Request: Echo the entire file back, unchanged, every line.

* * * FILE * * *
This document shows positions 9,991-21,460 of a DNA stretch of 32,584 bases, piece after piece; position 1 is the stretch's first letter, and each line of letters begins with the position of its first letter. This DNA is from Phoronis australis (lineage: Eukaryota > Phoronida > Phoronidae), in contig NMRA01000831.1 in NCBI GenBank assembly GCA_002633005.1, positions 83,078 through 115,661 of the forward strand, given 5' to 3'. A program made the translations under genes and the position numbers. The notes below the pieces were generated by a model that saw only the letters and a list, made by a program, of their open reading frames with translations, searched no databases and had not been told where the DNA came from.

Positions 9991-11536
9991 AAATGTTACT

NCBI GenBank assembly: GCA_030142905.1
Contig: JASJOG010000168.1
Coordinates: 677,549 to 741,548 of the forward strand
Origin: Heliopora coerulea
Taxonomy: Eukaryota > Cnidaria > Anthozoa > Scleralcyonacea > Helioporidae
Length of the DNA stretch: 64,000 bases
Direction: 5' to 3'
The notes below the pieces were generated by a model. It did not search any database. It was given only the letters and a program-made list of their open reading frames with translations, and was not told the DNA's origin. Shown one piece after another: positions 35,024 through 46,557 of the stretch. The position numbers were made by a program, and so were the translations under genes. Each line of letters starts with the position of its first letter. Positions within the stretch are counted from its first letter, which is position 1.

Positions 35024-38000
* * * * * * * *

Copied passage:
This document shows positions 9,991-21,460 of a DNA stretch of 32,584 bases, piece after piece; position 1 is the stretch's first letter, and each line of letters begins with the position of its first letter. This DNA is from Phoronis australis (lineage: Eukaryota > Phoronida > Phoronidae), in contig NMRA01000831.1 in NCBI GenBank assembly GCA_002633005.1, positions 83,078 through 115,661 of the forward strand, given 5' to 3'. A program made the translations under genes and the position numbers. The notes below the pieces were generated by a model that saw only the letters and a list, made by a program, of their open reading frames with translations, searched no databases and had not been told where the DNA came from.

Positions 9991-11536
9991 AAATGTTACT

NCBI GenBank assembly: GCA_030142905.1
Contig: JASJOG010000168.1
Coordinates: 677,549 to 741,548 of the forward strand
Origin: Heliopora coerulea
Taxonomy: Eukaryota > Cnidaria > Anthozoa > Scleralcyonacea > Helioporidae
Length of the DNA stretch: 64,000 bases
Direction: 5' to 3'
The notes below the pieces were generated by a model. It did not search any database. It was given only the letters and a program-made list of their open reading frames with translations, and was not told the DNA's origin. Shown one piece after another: positions 35,024 through 46,557 of the stretch. The position numbers were made by a program, and so were the translations under genes. Each line of letters starts with the position of its first letter. Positions within the stretch are counted from its first letter, which is position 1.

Positions 35024-38000